There is something rather tragic about politicians (and people in other walks of life as well) who become so fixated by themselves, so convinced by their own publicity/spin, so certain of their own fame and greatness that they lose touch with reality. It’s an attitude personified by the pompous question “Don’t you know who I am? “
Poor Nadine Dorries is one such. Perhaps not the sharpest knife in the box, and the authoress of some of the worst novels I have ever had the misfortune to read, she laboured in quiet obscurity until Boris thought she would make a good cheerleader. Pompoms, frills and all. A disjointed nose when she was dumped as a Peer of the Realm, she is now, in her opinion, one of the most important people in Westminster, nay the UK, very probably the world. There is no greater sin in my book in politics (and actually probably in most areas of human endeavour) than taking yourself too seriously. Ben Wallace by contrast was one of the most distinguished yet modest Cabinet Ministers of my generation and is stepping back without fanfare.
Realising your own frailty, your insignificance in the long sweep of history; recognising that in Andy Warhol’s words, "Everyone is world-famous for 15 minutes”; or as Samuel Becket hath it “They give birth astride a grave, the light gleams an instant, then its night once more.”; if you realise those things, then you can put self-regard to one side, and enjoy and relish the things which are truly important in life.
As Parliament reconvenes, I am looking forward to my constituency work, getting to know the new Gloucestershire part of my patch; continuing my work on Defence and the Armed Forces; enjoying what I do on the Environment and North and South Polar Regions; and getting engaged with the running of Parliament through my role on the Speaker’s Panel of Chairmen. These and a hundred other ‘peripheral’ interests are what occupy my mind morning noon and night. How lucky I am to have them.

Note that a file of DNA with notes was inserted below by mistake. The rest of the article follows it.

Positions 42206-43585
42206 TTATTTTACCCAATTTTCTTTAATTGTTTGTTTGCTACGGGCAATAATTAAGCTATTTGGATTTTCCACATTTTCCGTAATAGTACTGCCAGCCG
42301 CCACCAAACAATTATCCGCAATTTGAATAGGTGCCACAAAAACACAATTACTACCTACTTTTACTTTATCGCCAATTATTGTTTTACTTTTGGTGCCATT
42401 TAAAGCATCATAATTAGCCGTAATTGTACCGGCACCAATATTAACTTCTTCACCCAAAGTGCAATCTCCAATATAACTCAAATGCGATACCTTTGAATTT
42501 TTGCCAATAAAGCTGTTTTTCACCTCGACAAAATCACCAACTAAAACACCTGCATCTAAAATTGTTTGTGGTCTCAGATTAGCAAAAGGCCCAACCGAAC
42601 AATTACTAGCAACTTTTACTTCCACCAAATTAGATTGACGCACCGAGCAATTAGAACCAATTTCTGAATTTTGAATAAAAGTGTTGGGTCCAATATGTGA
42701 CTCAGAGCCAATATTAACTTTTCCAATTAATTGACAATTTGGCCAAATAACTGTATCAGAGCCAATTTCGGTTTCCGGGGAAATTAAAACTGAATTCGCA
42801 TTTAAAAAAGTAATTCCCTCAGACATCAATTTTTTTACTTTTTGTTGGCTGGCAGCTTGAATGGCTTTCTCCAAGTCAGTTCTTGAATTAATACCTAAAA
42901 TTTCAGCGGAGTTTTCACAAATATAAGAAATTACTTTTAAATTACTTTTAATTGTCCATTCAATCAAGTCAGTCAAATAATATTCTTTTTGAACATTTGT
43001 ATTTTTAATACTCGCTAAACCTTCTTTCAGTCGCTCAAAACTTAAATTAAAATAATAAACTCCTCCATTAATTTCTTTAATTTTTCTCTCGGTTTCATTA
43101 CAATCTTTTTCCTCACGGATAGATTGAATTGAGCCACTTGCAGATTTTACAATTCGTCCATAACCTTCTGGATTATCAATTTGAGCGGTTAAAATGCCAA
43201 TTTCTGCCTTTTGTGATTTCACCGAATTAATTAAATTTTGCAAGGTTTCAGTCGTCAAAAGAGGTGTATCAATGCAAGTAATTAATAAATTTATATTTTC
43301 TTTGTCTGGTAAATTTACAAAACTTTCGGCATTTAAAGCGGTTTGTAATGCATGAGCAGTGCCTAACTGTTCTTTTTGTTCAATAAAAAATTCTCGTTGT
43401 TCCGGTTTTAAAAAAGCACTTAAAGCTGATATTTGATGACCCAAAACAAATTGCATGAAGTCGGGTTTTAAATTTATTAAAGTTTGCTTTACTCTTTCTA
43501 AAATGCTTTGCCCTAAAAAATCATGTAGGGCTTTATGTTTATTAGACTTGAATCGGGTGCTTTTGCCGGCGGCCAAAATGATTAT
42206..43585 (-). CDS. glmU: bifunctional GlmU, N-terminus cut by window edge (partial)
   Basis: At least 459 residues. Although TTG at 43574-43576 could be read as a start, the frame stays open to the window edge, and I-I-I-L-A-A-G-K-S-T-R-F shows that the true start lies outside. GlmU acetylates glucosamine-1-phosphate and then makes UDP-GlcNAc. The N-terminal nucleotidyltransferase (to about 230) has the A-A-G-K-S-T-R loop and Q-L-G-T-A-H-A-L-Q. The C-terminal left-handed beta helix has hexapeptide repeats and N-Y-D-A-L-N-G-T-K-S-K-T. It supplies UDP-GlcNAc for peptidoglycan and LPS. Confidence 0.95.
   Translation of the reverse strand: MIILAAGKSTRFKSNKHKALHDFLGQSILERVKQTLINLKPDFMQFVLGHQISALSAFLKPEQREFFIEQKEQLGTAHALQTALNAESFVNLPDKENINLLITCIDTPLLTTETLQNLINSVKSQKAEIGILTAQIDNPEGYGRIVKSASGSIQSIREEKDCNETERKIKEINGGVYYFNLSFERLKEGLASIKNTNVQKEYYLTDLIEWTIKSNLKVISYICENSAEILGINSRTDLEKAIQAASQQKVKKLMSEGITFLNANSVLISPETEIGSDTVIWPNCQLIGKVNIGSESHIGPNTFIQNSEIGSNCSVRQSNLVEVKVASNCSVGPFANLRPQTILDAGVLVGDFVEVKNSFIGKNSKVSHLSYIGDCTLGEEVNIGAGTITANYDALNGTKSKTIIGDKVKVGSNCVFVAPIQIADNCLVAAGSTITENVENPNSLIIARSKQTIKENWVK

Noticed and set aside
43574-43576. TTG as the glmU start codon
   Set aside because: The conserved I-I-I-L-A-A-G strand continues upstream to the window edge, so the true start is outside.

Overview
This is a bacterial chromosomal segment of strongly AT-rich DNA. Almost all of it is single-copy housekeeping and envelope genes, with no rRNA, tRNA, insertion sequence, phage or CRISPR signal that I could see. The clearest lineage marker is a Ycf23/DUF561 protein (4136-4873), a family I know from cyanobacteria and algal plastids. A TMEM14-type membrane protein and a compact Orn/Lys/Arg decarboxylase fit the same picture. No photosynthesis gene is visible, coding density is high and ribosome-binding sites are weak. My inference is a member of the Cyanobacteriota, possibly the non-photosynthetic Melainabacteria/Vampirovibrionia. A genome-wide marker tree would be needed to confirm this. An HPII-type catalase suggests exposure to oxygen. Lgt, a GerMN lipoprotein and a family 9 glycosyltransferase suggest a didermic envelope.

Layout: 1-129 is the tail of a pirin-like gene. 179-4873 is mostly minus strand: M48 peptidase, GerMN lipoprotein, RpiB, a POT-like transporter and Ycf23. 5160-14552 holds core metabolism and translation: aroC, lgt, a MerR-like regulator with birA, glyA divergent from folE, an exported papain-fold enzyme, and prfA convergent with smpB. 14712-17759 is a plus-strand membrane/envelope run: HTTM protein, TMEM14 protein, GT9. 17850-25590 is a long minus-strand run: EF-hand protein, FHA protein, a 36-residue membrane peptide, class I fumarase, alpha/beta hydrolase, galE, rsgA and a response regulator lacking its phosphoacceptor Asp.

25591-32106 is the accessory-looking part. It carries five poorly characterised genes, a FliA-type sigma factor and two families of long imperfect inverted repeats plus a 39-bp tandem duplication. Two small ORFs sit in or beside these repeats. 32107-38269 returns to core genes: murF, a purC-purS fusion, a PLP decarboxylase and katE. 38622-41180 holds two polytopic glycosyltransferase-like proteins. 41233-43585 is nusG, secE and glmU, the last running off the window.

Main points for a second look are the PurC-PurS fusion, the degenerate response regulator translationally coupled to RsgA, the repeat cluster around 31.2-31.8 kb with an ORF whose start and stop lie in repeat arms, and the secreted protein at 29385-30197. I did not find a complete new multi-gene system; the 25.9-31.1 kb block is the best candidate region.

Now I suppose that you could say that I am a humble and obscure politico – probably obscure, if not humble. Its plain that I am not a Theresa May whose new book is out; nor a Boris, David Cameron or a hundred other stellar personalities. They soared to the heights enjoyed their moment of fame and good fortune and fell back to Earth Icarus-like. Perhaps it is because I have not had that ‘good fortune’, or perhaps because I genuinely love what I do- in Constituency and Parliament alike that I suspect that I am a great deal happier, much more comfortable in my own clothes, than the great grandees who have smelled real power.
After all, it is not Parliament who run Britain, it is the Government who are but a subset of Parliament. Our job as parliamentarians is to scrutinise what they do, hold them to account, and shout the corner for the people of our own constituency. Those are the truly worthwhile roles as a politician, and I love every minute of them.
So if I ever made the mistake of asking someone “Don’t you know who I am?” I would be perfectly content with the answer “Not the faintest idea, mate,” although I am not sure that I would go quite as far as my colleague Lee Anderson, who being doorstepped by a TV crew when we were going into No 10 together one day, turned to the cameras and famously replied “Don’t ask me, mate. I’m just the window cleaner.”